Ever since Reese came into our world, my stress still hasn’t jumped as one would think, but my worries are different. For years I have made fun of helicopter parents. You know, the ones who follow their child from room to room and are always within arms reach. They constantly worry over every tear, every cry, and every runny nose. They strap them to leashes when they’re out in public and won’t let them play anywhere or with anything that could possibly get the child hurt.

I have become the helicopter parent. At least from the worry and medical sense. I try to ask everyone who visits Reese if they’ve washed their hands, I check on her constantly while she sleeps, and I pray no one I come in contact with is carrying some super bug that could hurt my precious girl. Reese is medically fragile with a capital F. Sure, she’s gotten healthier and stronger the last 6 months. It’s easy to see how well she’s progressed and think everything is going to be fine. Many people love to tell Elizabeth and I this. Sometimes I even start to believe it.

Yet it only takes one look at a facebook group we belong to of parents who have children with her genetic disorder, to understand things might not ever be normal. Their are heartbreaking stories of the epilepsy, the hospital visits, and the many therapies it takes for our children to develop. Just last Friday, I received an update on a 5 year old boy who has the same genetic disorder of Reese who passed away. Just reading his story had me crying at my desk.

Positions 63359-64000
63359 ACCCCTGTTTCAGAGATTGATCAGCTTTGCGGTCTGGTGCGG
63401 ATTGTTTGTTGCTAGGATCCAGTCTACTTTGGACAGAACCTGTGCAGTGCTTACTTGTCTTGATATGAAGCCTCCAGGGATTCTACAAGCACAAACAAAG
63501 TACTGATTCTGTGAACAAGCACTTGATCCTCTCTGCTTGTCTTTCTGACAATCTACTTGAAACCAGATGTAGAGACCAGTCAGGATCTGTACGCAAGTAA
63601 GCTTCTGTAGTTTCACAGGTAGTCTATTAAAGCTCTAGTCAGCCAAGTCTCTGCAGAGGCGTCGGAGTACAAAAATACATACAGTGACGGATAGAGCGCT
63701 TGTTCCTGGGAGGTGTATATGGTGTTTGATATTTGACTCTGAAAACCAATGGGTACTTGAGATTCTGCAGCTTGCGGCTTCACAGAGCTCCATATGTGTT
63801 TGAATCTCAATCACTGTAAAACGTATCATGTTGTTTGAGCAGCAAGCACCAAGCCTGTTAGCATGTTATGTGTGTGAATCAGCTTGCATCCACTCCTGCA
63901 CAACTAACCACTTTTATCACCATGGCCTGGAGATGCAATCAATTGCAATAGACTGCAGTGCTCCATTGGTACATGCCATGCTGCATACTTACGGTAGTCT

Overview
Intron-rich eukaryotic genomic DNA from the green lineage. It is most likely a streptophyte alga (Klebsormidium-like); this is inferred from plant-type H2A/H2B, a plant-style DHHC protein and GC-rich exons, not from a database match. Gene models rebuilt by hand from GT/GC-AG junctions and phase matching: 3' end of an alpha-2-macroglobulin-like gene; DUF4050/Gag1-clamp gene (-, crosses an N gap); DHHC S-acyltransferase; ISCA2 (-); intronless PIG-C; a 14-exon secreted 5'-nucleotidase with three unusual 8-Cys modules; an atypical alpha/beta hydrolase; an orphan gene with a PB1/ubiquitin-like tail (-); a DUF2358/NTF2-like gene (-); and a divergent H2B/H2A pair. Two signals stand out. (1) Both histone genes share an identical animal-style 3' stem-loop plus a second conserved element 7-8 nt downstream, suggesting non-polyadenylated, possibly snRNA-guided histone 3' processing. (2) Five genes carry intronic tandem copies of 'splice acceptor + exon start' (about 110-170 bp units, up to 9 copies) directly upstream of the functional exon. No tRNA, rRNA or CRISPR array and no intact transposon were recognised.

Last night Reese started getting fussy and had lots of mucus in her nose and we used our suction machine to help keep her clear. Our big worry is it getting into her lungs and pneumonia returning. We have suctioned more mucus out of her in the last 12 hours than we have in months. She’s very fussy but has no fever, yet we can tell she doesn’t feel well. This is where we had to make a decision, do we go to our regular AMAZING pediatrician or take her to emergency room? With this much mucus, we decided a trip to the ER was needed to make sure everything was ok. We’ve been down this road before and waited for a fever to come and when it finally does, it jumps quickly and without warning.

So off to Kosair Children’s Hospital we went. As I drove her there, I was reminded of a commercial we see in our area for Kosair. It’s on constantly and it’s of an elderly man who went to Kosair often when he was a little boy and grew up to be a doctor. He ends the commercial with “I’ll bet I’m one of the oldest Kosair kids around.” I’ve seen that commercial a dozen times and every time I’m reminded, I have a Kosair kid too. I never thought my life would be that way. Spending weeks at a time in a children’s hospital was so foreign to me. I’m a control freak and I have always hated hospitals. These days I walk into an ER I’m no longer intimidated by the machines, nurses, and doctors. Today I walked in and within 10 minutes of triage the nurse said, “Well you sure know your daughter’s details.” As I write about it now, I’m amazed at how God has humbled me. He’s reminded me that it’s not about me and I’m capable of way more than I ever thought.

Thankfully, our ER visit was a short one. Reese has an upper respiratory infection along with an ear infection. She got another x-ray and some suction at the hospital. We’re now home with antibiotics and lots of rest. We pray it doesn’t get worse and this infection passes. We pray for healing and put our trust in God’s plan. May his glory always be revealed in everything we do.

Day of Days